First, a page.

Stephane Colbert, the mother of Nicholas Colbert, 19, who died in his home after smoking synthetic marijuana, filed a wrongful death lawsuit on Thursday in Denver District Court. Stephane is suing the Colorado Springs convenience store that sold Nicholas a bottle of the substance labeled "Mr. Smiley," which caused his death on Sept. 21, 2011, the Denver Post reports. According to the filing, Nicholas Colbert bought the illegal product from store employees at the Kwik Stop on the same day that he died.
Attorney David S. Woodruff who is representing Stephane told 7News the lawsuit claims Kwik Stop store owners sold Spice to Nicholas in a bottle labeled "Mr. Smiley," which contained chemicals that had been banned and were illegal in Colorado.
What is Synthetic Marijuana?
As described by the American Association of Poison Control Centers (AAPCC), synthetic marijuana contains cannabimimetics, which are powerful chemicals that can cause dangerous health effects, including severe anxiety, racing heartbeat, higher blood pressure, seizures, and even suicidal thoughts or actions. In 2012 alone, poison centers across the nation received 5,228 calls about exposures to these drugs.
Illegal now under federal and state law, synthetics first came into popular use about nine years ago when they were sold as a marijuana ‘alternative’ under brand names such as Spice, Black Mamba, or Smoke. Popular Science describes the synthetic cannabis products as “tea-like dried herbs treated with chemicals that contain cannabinoid molecules.” Originally, some of these molecules were created as far back as the 1960s in university laboratories to be used, in some cases, for experiments on animals. John W. Huffman of Clemson University, one of the scientists who created an early molecule, noted that some related compounds are easy to synthesize from commonly available precursor ingredients. So the problem quickly snowballs: once a new compound exists that has not yet been identified and regulated, it is able to be translated into a ‘designer drug.’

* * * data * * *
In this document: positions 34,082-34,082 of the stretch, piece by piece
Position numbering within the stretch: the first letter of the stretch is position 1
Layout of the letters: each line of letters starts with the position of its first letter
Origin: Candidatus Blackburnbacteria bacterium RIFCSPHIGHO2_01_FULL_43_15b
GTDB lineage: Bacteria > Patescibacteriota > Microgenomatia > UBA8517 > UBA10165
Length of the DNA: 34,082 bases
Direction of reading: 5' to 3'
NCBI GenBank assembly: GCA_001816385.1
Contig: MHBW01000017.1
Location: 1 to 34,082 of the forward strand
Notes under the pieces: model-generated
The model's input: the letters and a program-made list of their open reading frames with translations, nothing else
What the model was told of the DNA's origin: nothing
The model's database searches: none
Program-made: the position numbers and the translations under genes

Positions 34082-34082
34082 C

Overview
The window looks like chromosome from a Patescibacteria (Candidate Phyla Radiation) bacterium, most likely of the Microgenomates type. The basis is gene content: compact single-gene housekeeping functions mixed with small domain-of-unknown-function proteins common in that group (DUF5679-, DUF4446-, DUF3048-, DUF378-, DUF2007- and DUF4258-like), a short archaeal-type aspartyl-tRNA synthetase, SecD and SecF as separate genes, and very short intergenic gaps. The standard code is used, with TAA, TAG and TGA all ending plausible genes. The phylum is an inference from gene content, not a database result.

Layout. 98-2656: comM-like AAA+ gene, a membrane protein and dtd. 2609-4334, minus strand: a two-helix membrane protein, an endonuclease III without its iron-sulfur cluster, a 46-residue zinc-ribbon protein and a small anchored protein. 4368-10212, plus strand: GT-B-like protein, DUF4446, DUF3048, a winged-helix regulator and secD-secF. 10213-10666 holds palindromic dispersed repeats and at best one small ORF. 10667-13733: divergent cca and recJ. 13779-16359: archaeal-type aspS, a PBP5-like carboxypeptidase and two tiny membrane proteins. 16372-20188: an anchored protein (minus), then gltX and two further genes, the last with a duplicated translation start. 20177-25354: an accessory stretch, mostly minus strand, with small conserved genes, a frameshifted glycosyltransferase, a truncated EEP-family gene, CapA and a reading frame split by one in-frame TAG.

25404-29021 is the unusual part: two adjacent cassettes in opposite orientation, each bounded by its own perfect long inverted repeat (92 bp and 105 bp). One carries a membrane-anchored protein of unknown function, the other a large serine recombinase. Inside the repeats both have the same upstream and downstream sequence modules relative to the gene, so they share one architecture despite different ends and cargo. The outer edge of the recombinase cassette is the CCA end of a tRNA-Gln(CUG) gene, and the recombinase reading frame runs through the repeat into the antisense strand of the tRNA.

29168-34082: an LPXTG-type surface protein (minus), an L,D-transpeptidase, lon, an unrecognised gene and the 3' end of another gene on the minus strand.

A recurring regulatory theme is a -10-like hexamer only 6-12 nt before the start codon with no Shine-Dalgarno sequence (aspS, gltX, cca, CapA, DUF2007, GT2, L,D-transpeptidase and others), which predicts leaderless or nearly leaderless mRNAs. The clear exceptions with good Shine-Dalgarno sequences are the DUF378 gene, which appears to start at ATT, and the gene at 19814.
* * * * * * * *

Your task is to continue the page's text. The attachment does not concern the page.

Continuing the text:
European countries began to ban synthetic marijuana products in 2009 and in late 2010 the Drug Enforcement Agency listed five of the molecular compounds as Schedule I controlled substances. Individual states, including Colorado, followed suit after this, and a national ban — the Synthetic Drug Abuse Prevention Act — was enacted in July 2012.
Many Others, Not Just Colbert
Although Nicholas Colbert purchased the synthetic marijuana that killed him in 2011, his state, Colorado, had already banned certain chemical compounds contained in the product he bought. In fact, his mother’s attorney, Woodruff, is arguing that Kwik Stop employees sold the synthetic product to Colbert after it was banned. "The suit is an effort to stop convenience stores, gas stations, and other retail outlets from selling deadly Spice and other synthetic drugs, which contain harmful, and often illegal, chemicals," Woodruff said in a statement to 7News.
According to the AAPCC, poison center experts began receiving calls about people having serious, life-threatening reactions to synthetic marijuana and other “legal” designer drug products beginning in 2009. In 2010, poison centers throughout the country responded to about 3,200 calls, and the following year that number escalated to more than 13,000 calls. “Sixty percent of the cases involved patients 25 and younger,” the AAPCC noted in a statement issued on the Synthetic Drug Abuse Prevention Act.
One such case is Emily Bauer, a Texas teenager who purchased synthetic marijuana at a gas station. After becoming psychotic and being taken to a hospital, doctors put her into an induced coma and soon discovered that she had suffered severe strokes. She has recovered somewhat, though she is now blind. Her family has created SAFE, Synthetic Awareness For Emily, in order to raise awareness of the potential damage done by such products.
Source: Wiley JL, Marusich JA, Huffman JW, et al. Hijacking of Basic Research: The Case of Synthetic Cannabinoids. RTI Press. 2011.